Donald Trump imagines Juan Guaidó is the rightful president of Venezuela. Mr. Guaidó, a man of impeccable illegitimacy, was exposed by Cohen and Blumenthal as “a product of a decade-long project overseen by Washington’s elite regime change trainers.” Argentinian sociologist Marco Teruggi described Guaidó in the same article as “a character that has been created for this circumstance” of regime change. Here, his constitutional credentials to be interim president of Venezuela are deconstructed.
Educated at George Washington University in DC, Guaidó was virtually unknown in his native Venezuela before being thrust on to the world stage in a rapidly unfolding series of events. In a poll conducted a little more than a week before Guaidó appointed himself president of the country, 81% of Venezuelans had never even heard of the 35-year-old.
To make a short story shorter, US Vice President Pence phoned Guaidó on the evening of January 22rd and presumably asked him how’d he like to be made president of Venezuela. The next day, Guaidó announced that he considered himself president of Venezuela, followed within minutes by US President Trump confirming the self-appointment.
A few weeks before on January 5, Guaidó had been installed as president of Venezuela’s National Assembly, their unicameral legislature. He had been elected to the assembly from a coastal district with 26% of the vote. It was his party’s turn for the presidency of the body, and he was hand-picked for the position. Guaidó, even within his own party, was not in the top leadership.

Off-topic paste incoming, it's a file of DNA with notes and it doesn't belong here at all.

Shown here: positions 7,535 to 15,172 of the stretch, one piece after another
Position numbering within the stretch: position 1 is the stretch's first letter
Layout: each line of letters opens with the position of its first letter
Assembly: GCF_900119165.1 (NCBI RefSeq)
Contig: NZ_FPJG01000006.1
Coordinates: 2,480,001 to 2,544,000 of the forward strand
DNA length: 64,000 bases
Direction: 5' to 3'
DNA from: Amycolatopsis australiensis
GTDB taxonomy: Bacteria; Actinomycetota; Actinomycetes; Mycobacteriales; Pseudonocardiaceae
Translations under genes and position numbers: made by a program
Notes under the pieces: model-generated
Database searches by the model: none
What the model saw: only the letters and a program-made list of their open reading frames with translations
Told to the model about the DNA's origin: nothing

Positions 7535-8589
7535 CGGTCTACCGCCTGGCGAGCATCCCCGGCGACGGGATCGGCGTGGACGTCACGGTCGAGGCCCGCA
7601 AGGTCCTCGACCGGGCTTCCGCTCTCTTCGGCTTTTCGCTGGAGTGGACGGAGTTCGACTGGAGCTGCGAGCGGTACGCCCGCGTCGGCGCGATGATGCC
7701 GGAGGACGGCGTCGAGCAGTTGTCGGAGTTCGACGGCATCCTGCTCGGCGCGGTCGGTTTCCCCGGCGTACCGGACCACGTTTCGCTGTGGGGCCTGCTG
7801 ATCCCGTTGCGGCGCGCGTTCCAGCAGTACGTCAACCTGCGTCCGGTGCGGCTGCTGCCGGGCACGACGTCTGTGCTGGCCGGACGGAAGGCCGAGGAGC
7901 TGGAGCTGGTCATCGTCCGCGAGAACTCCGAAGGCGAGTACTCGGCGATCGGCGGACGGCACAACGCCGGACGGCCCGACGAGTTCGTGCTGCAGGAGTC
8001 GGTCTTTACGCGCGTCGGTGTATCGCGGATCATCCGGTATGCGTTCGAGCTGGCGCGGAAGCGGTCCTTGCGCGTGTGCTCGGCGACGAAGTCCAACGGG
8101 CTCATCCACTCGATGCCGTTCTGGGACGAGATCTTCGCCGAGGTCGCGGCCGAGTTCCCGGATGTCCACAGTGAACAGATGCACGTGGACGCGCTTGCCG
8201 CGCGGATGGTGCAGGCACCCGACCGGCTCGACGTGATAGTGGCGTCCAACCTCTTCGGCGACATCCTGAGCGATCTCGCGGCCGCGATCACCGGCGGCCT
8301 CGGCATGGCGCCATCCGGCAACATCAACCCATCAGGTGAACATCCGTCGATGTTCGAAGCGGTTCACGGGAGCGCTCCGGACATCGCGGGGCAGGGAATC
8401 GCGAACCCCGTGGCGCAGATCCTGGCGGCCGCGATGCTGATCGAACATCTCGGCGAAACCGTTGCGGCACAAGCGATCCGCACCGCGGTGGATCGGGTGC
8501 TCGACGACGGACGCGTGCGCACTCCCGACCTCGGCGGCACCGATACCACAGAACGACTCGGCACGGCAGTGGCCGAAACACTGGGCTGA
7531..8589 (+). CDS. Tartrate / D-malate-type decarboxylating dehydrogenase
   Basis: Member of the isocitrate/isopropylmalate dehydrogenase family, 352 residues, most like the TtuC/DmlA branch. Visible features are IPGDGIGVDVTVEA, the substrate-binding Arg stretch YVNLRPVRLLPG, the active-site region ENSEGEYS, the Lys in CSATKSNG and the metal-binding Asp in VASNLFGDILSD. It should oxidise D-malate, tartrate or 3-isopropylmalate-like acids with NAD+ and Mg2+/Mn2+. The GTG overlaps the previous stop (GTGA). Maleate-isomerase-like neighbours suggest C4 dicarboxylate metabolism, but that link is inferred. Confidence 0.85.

Guaidó’s party, Popular Will, is a far-right marginal group whose most enthusiastic boosters are John Bolton, Elliott Abrams, and Mike Pompeo. Popular Will had adopted a strategy of regime change by extra-parliamentary means rather than engage in the democratic electoral process and had not participated in recent Venezuelan elections.
Although anointed by Trump and company, Guaidó’s Popular Will Party is not representative of the “Venezuelan opposition,” which is a fractious bunch whose hatred of Maduro is only matched by their abhorrence of each other. Leading opposition candidate Henri Falcón, who ran against Maduro in 2018 on a neoliberal austerity platform, had been vehemently opposed by Popular Will who demanded that he join their US-backed boycott of the election.
The Venezuelan news outlet,